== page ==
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Analysis of Inspection Standards for Non metallic Inclusions in Steel Abroad


ISO Non metallic Inclusion Inspection Standards:

(1) ISO 4967:2013

ISO 4967:2013 “Determination of Non metallic Inclusion Content in Steel – Standard Rating Chart Microscopic Inspection Method” replaces ISO 4967-1998, but its content has only undergone minimal changes, and its inspection method and rating chart have not changed. The 1988 version of this standard has been equivalently adopted by GB/T 10561-2005.

(2) ISO 9341-1996

ISO 9341-1996 “Optics and optical instruments – Determination of incompleteness of inclusions and surface defects in fixed contact lenses” introduces the methods and steps for detecting inclusions and surface defects using fixed contact lenses. It was discontinued in 2006 and replaced by ISO 18369.3:2006 “Optics and optical instruments – Contact lenses – Part 3: Test methods”.

American non-metallic inclusion inspection standards:

(1) ASTM B796-2014

ASTM B796-2014 “Test Method for Non metallic Inclusion Content in Powder Forged Parts”, replacing ASTM B796-2007, is suitable for the metallographic determination of non-metallic inclusion levels in powder forged parts, requiring 100% porosity detection in the core area of the sample. If there are gaps, it is difficult to distinguish the residual pores from oxide inclusions.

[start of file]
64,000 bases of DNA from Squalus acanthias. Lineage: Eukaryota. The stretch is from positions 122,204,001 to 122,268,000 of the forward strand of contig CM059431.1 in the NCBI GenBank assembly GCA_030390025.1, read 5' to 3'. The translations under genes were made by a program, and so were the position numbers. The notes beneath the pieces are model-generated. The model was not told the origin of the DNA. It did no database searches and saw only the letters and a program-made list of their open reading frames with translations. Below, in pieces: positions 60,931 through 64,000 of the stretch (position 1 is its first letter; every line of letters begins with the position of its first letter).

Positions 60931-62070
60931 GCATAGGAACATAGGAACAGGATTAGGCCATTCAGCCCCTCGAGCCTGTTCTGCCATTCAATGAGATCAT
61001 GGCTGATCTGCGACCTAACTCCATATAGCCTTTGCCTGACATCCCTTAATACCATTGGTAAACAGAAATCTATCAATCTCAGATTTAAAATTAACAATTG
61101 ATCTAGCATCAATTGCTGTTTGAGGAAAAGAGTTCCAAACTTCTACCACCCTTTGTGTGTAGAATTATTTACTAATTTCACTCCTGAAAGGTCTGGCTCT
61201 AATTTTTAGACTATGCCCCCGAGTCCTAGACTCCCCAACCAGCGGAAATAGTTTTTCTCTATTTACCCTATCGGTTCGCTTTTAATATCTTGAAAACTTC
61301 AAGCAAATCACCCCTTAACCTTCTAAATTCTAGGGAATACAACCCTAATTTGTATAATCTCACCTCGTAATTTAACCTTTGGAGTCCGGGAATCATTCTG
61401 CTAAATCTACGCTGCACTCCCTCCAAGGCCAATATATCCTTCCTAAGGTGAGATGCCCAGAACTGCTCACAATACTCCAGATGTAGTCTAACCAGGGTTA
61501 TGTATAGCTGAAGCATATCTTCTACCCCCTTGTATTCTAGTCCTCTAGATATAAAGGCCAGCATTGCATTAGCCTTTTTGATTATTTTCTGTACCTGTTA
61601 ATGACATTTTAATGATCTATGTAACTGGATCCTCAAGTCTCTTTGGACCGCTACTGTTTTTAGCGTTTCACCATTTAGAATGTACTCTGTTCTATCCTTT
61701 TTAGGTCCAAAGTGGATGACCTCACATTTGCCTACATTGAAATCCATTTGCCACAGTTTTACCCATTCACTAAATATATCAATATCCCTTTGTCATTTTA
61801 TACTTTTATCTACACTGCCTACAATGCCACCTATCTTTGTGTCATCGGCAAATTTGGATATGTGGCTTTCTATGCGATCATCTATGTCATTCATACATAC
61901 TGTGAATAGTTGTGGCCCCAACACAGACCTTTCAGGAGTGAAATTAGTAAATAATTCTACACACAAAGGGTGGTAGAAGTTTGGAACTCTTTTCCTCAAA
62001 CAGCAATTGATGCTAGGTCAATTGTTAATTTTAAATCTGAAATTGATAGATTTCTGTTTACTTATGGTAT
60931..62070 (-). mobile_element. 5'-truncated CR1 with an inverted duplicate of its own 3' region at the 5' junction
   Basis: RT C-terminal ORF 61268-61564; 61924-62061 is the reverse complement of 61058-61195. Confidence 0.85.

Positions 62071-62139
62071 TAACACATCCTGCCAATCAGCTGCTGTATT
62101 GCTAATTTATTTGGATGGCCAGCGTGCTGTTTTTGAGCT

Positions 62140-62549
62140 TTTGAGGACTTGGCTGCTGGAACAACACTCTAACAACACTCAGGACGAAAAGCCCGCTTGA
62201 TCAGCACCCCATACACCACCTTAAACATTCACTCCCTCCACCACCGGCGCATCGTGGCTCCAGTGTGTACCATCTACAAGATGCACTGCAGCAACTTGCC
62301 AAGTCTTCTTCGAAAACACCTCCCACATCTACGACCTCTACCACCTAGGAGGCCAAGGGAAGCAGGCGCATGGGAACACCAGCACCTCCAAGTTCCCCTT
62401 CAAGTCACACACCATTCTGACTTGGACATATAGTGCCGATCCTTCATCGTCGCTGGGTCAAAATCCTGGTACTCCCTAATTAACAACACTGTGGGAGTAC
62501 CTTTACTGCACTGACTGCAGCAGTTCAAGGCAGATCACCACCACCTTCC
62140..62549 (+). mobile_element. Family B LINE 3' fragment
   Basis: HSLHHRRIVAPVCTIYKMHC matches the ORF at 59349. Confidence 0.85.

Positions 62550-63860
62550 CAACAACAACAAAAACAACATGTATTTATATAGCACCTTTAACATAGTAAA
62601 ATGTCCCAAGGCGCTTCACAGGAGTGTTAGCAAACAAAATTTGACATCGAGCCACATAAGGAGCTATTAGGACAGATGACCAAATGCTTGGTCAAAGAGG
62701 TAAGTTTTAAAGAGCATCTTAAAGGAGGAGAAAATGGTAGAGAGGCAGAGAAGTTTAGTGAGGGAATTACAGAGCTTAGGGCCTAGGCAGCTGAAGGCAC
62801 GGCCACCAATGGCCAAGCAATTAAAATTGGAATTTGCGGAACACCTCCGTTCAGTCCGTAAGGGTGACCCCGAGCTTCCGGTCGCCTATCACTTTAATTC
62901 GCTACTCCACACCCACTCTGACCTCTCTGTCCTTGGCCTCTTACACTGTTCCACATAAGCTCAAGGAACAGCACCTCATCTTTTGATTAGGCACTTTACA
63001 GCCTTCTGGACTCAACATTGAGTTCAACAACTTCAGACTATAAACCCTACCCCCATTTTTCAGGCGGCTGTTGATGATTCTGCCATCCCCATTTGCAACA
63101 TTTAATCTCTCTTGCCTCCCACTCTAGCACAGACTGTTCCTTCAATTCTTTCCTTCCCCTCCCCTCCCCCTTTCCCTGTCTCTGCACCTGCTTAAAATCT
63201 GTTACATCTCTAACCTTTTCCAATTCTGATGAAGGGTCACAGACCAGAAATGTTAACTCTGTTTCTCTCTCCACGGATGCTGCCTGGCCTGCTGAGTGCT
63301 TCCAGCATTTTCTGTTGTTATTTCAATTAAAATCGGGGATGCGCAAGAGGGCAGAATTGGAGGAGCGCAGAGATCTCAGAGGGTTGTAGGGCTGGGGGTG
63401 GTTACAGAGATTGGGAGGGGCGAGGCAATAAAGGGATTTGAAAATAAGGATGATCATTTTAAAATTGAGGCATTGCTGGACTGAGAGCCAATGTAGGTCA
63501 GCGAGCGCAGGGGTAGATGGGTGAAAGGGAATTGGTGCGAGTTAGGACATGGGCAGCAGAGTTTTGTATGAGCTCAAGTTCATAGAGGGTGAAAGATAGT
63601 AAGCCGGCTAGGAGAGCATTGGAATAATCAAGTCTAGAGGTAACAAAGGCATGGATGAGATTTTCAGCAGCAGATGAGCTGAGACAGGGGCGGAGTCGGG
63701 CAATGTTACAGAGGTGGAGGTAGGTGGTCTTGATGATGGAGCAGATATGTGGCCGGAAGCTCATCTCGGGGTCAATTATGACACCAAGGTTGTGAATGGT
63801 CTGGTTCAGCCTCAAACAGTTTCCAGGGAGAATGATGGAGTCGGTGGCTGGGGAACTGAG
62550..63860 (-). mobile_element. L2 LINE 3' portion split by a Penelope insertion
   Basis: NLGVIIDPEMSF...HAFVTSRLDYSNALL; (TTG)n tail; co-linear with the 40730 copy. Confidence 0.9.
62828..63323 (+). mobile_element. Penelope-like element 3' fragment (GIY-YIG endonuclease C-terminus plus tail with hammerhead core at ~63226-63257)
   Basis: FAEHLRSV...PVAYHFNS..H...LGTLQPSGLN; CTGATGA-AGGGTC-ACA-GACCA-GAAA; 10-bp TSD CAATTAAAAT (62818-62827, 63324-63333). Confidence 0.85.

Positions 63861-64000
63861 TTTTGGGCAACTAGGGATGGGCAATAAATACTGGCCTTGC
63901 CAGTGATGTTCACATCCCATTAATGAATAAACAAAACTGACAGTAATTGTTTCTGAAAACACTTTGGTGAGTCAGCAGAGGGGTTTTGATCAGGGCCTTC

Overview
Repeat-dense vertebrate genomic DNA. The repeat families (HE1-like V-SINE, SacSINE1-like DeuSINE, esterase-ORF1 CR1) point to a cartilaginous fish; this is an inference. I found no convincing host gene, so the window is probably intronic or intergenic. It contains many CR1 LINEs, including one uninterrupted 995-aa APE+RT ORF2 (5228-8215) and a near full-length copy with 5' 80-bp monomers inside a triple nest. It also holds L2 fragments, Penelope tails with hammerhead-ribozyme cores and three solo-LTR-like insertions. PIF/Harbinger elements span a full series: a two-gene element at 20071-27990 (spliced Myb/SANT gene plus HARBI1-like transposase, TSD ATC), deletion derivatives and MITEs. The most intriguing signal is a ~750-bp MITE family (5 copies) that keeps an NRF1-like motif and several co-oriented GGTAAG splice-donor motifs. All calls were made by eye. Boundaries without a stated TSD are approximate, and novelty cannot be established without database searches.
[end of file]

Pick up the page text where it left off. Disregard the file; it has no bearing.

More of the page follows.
(2) ASTM E45-2013

ASTM E45-2013 “Test Method for Determining Inclusion Content in Steel” is a widely used non-metallic inclusion inspection standard, which includes four macroscopic inspection methods and five microscopic inspection methods (manual and image analysis) to describe the content of inclusions in steel and the reporting method of inspection results. The five microscopic inspection methods include: A method (worst field of view method), B method (length method), C method (oxide and silicate method) D method (low inclusion content method) and E method (SAM rating method); ASTM E45 has established a series of standard reference maps (JK maps and SAE maps) to describe the characteristics (size, type, and quantity) of typical inclusions. The SAE map can be found in the recommended J422 operating procedure in the SAE manual; The spectra of Method A (worst field of view), Method D (low inclusion content), and Method E (SAM rating) were developed based on the JK spectra, while Method C (oxide and silicate methods) used the SAE spectra.

(3) ASTM E1122-1996

ASTM E1122-1996 “Standard Test Method for Determining JK Inclusion Level by Automatic Image Analysis” was discontinued in 2006 and has been integrated into the newly revised ASTM E45-2013, Methods A and D.

(4) ASTM E1245-2003 (2008)

ASTM E1245-2003 (2008) “Standard Test Method for Determination of Inclusion or Second Phase Structure Content in Metals by Automated Image Analysis.”. Suitable for using automatic image method to evaluate the content of endogenous inclusions and second phase microstructure in metals. Due to the scattered and unpredictable distribution of exogenous inclusions, this standard is not applicable for evaluating exogenous inclusions in steel or other metals.

(5) ASTM E2142-2008